Agricultural scene from the tomb of Nakht, 18th Dynasty Thebes
Linen was the most important fabric in Ancient Egypt. Egyptian linen was EXTREMELY fine material, not like the cheap linen we think of today. It was important to maintain an absolutely perfect white garment, as immaculate linen meant that you were wealthy enough to sit around all day rather than working. Interestingly, the lower classes dyed their garments various colors, because although white was the fashionable color, it was easier to hide stains on a non-white garment. Garments were very simple in construction. A basic Egyptian textile was called a sheet or an ifd, and was fringed on all four sides for a decorative touch. Garments were shaped by elaborate pleating.
Facsimile of a scene from the Tomb of Sennedjem by Charles K. Wilkinson from c. 1922. Tomb dating from 1200 BC. At the Metropolitan Museum of Art.
While the actual garments of the Ancient Egyptians are relatively simple, they added some color and extravagance with jewelry. They wore headdresses, elaborate collars, bracelets, and other decorative accessories. These were made of gold and decorated with precious stones such as lapis. Accessories also carried various important motifs, like the eye of thoth (that famous Egyptian eye we know so well), the scarab, and the falcon.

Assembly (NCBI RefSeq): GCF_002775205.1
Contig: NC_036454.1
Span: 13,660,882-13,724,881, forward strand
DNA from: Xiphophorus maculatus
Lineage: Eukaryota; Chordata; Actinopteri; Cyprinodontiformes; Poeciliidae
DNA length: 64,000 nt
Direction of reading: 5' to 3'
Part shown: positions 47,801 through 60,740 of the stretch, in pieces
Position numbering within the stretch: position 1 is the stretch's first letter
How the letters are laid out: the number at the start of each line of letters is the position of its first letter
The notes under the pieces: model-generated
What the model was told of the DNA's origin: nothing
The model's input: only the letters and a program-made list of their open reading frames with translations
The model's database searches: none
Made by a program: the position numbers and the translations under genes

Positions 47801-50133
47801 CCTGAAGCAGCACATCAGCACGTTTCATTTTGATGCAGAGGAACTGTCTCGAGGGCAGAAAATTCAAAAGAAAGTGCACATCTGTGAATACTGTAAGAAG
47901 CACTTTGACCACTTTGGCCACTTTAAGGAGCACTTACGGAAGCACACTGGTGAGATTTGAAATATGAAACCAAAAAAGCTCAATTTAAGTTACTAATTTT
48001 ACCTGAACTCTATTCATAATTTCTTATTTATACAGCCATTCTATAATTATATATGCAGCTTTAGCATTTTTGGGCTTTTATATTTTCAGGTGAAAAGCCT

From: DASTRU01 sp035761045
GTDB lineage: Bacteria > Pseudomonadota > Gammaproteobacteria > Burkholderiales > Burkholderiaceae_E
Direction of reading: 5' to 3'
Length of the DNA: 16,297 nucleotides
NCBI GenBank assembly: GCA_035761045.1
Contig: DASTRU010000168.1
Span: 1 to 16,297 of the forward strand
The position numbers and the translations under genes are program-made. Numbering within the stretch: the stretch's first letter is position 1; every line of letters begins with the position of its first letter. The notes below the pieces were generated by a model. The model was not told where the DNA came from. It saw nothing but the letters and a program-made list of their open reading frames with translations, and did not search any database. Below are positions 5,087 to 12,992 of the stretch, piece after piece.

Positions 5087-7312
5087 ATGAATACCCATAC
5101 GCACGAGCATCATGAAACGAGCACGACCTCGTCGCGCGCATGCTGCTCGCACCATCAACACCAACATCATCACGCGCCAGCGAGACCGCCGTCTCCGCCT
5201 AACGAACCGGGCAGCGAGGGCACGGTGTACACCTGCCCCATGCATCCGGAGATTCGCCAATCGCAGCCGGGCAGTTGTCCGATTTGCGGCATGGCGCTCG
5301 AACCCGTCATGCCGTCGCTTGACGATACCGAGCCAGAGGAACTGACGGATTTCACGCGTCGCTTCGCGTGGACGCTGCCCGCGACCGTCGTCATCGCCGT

Scene from the Tomb of Sennedjem, 1200 BC, showing a man and a woman with fragrance cones.
The Egyptians also wore elaborate wigs and hairpieces. Yup, wigs. It gets really hot in the desert, so it's much more comfortable to be able to take off your hair when you need to. Hair was set in elaborate styles with an ancient version of hair gel, according to recent archaeological evidence. Apart from the hair on the head, a hairless body was desired, so body hair was plucked and shaved. Taking care of the body was extremely important, and the Egyptians bathed frequently and applied oils for beautiful skin. They also wore fragrance cones, which were scented wax cones placed on top of the head. As the day went on, the wax would melt and perfume the wearer. And of course the Egyptians are quite famous for their make up, particularly thick black lines around the eyes, which protected the eyes from the glare of the sun.